1972 New Orleans
1971 Washington DC
1970 St. Louis
1969 Philadelphia
1968 San Diego
1967 Miami
1966 Chicago
1965 Houston
1964 Cleveland
1963 Denver
1962 Detroit
1961 Atlanta
1960 Boston
1959 Portland
1958 Los Angeles
1957 Philadelphia
1956 Chicago
1955 Omaha
1954 Cleveland
1953 Dallas
1952 New York
1951 Phoenix
1950 Milwaukee
1949 San Francisco
1948 Boston
1947 Buffalo
1946 Davenport
1945 NO CONVENTION
1944 Chicago
1943 Chicago
1942 Cincinnati
1941 Philadelphia
1940 Detroit
1939 New York
1938 Columbus
1937 Washington DC
1936 Minneapolis, Minnesota
1935 Pittsburgh
1934 Cleveland
1933 Chicago
1932 Los Angeles
1931 Cincinnati
1930 Buffalo
1929 Chicago
1928 Rochester
1927 Hartford
1926 Washington DC
1925 Detroit
1924 Cleveland
1923 Montreal
1922 New York
1921 Boston
1920 Chicago
1919 Philadelphia
1918 NO CONVENTION
1917 Rochester
1916 Baltimore
1915 San Francisco
1914 Springfield
1913 Detroit
1912 Rochester
1911 Chicago
1910 New York
1909 Montreal
1908 Philadelphia
1907 Columbus
1906 NO CONVENTION
1905 NO CONVENTION
1904 St. Louis
1903 NO CONVENTION
1902 NO CONVENTION
1901 Buffalo
1900 NO CONVENTION
1899 NO CONVENTION
1898 NO CONVENTION
1897 NO CONVENTION
1896 NO CONVENTION
1895 Washington DC
1894 Detroit
1893 Chicago
1892 Pittsburgh
1891 Chicago

Farran Zerbe Memorial Award[edit]

The Farran Zerbe Memorial Award is the highest honor conferred by the ANA. It is given in recognition of numerous years of outstanding, dedicated service to numismatics. The criteria for the nominee should be that the individual is considered someone who has rendered numerous years of outstanding service to the ANA as well as the field of numismatics. An additional qualification is that the nominee should be a former Medal of Merit and Glenn Smedley Memorial Award recipient. The award is limited only to members of the ANA.[6]

Numismatic Hall of Fame[edit]

To perpetuate and enshrine the names of the most important numismatists of all time, the American Numismatic Association established the Numismatic Hall of Fame at its headquarters in Colorado Springs, Colorado.[7] The brainchild of Jack W. Ogilvie, a Hollywood film writer and editor who served as ANA historian from 1950 to 1970, the Numismatic Hall of Fame was created in August 1964. A constitution and bylaws were drafted that year, and the first inductees were named in 1969. The next group was enshrined in 1970, with subsequent honorees inducted every two years thereafter.[7] Prior to each induction year, nominations are accepted from the membership. After review by a five-member Hall of Fame council, the names and qualifications of the nominees are passed on to a 25-member elector panel. Candidates receiving 13 or more votes are inducted; those receiving less than 13 votes (but more than five) are reconsidered in the next election. Members of the council, the ANA Board of Governors, and ANA appointed officers and staff are ineligible to serve as electors.[7]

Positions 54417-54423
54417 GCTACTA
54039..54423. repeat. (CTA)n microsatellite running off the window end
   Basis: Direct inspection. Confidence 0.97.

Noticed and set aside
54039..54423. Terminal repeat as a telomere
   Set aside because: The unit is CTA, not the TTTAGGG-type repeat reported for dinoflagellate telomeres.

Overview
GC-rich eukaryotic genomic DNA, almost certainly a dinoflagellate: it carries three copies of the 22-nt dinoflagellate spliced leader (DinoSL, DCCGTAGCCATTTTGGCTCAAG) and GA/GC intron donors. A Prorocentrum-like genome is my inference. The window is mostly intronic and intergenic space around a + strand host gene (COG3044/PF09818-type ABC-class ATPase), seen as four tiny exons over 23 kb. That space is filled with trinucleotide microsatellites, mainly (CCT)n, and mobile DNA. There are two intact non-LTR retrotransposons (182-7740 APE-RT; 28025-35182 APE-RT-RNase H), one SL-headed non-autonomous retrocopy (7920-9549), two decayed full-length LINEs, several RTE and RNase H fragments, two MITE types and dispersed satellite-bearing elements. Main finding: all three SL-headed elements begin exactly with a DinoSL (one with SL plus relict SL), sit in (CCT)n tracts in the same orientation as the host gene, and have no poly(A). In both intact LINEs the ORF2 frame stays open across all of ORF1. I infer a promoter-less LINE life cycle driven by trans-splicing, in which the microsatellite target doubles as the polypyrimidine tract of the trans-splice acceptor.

Inductees by year[7][edit]

Name Year Inducted
Edgar H. Adams (1868–1940) 1969
George J. Bauer (1870–1961) 1969
Frank G. Duffield (1867–1954) 1969
George F. Heath (1850–1908) 1969
Edward T. Newell (1886–1941) 1969
Wayte Raymond (1886–1956) 1969
David C. Wismer (1857–1949) 1969
Howland Wood (1877–1938) 1969
Farran Zerbe (1871–1949) 1969
George H. Blake (1858–1955) 1970
Henry Chapman (1860–1935) 1970
Sylvester S. Crosby (1831–1914) 1970
Lewis M. Reagan (1904–1961) 1970
Moritz Wormser (1878–1940) 1970
Ole P. Ecklund (1873–1950) 1972
Albert R. Frey (1858–1926) 1972
Barclay V. Head (1844–1914) 1972
John M. Henderson (1870–1942) 1972
Lyman H. Low (1845–1924) 1972
Waldo C. Moore (1874–1953) 1972
Stuart Mosher (1904–1956) 1972
Burton H. Saxton (1876–1958) 1972
Agnes Baldwin Brett (1876–1955) 1974
John W. Haseltine (1838–1925) 1974
Joseph H. Hooper (1835–1910) 1974
B. Max Mehl (1884–1957) 1974
Howard Newcomb (1877–1945) 1974
William Philpott Jr. (1885–1971) 1974
Benjamin P. Wright (1857–1922) 1974
Frederick C.C. Boyd (1874–1960) 1978
Victor D. Brenner (1871–1924) 1978
David M. Bullowa (1912–1953) 1978
Lee F. Hewitt (1911–1987) 1978
J. Henri Ripstra (1881–1961) 1978
Richard S. Yeoman (1904–1988) 1978
Herbert M. Bergen (1897–1988) 1982
Elston G. Bradfield (1906–1977) 1982
J. Douglas Ferguson (1901–1981) 1982
Abe Kosoff (1912–1983) 1982
Robert McLachlan (1845–1926) 1982
Glenn B. Smedley (1902–1987) 1982
Louis S. Werner (1894–1982) 1982
Sheldon S. Carroll (1914–1998) 1984
William T.R. Marvin (1832–1913) 1984
Leonel C. Panosh (1893–1967) 1984
J. Norman Shultz (1893–1988) 1984
Eva B. Adams (1908–1991) 1986
S. Wolcott Freeman (1906–1967) 1986
Robert Friedberg (1912–1963) 1986
Eric P. Newman (born 1912) 1986
Margo Russell (born 1919) 1986
John S. Davenport (born 1907) 1988
Maurice M. Gould (1909–1975) 1988
M. Vernon Sheldon (1902–1982) 1988
Chester L. Krause (born 1923) 1990
John Jay Pittman (1913–1996) 1992
Q. David Bowers (born 1938) 1994
Clyde Hubbard (born 1916) 1994
Aubrey E. Bebee (1906–1992) 1996
Kenneth E. Bressett (born 1928) 1996
Adam Eckfeldt (1769–1852) 1996
George D. Hatie (1910–1997) 1996
Harry W. Bass Jr. (1927–1998) 1998
R.W. Julian (born 1938) 1998
Oscar H. Dodson (1905–1996) 2000
Robert L. Hendershott (1898–2005) 2000
Edward C. Rochette (born 1927) 2000
Russell Rulau (born 1926) 2000
Amon G. Carter, Jr. (1919–1982) 2002
William Ewing DuBois (1810–1881) 2002
Bill Fivaz (born 1934) 2002
James Ross Snowden (1809–1878) 2002
Adna G. Wilde, Jr. (1920–2008) 2002
Clifford Mishler (born 1939) 2004
Catherine Bulla-Moore (born 1919) 2006
George J. Fuld (born 1932) 2006
Robert Lovett, Jr. (1818–1879) 2006
Mathew Rothert (1904–1989) 2006

References[edit]

External links[edit]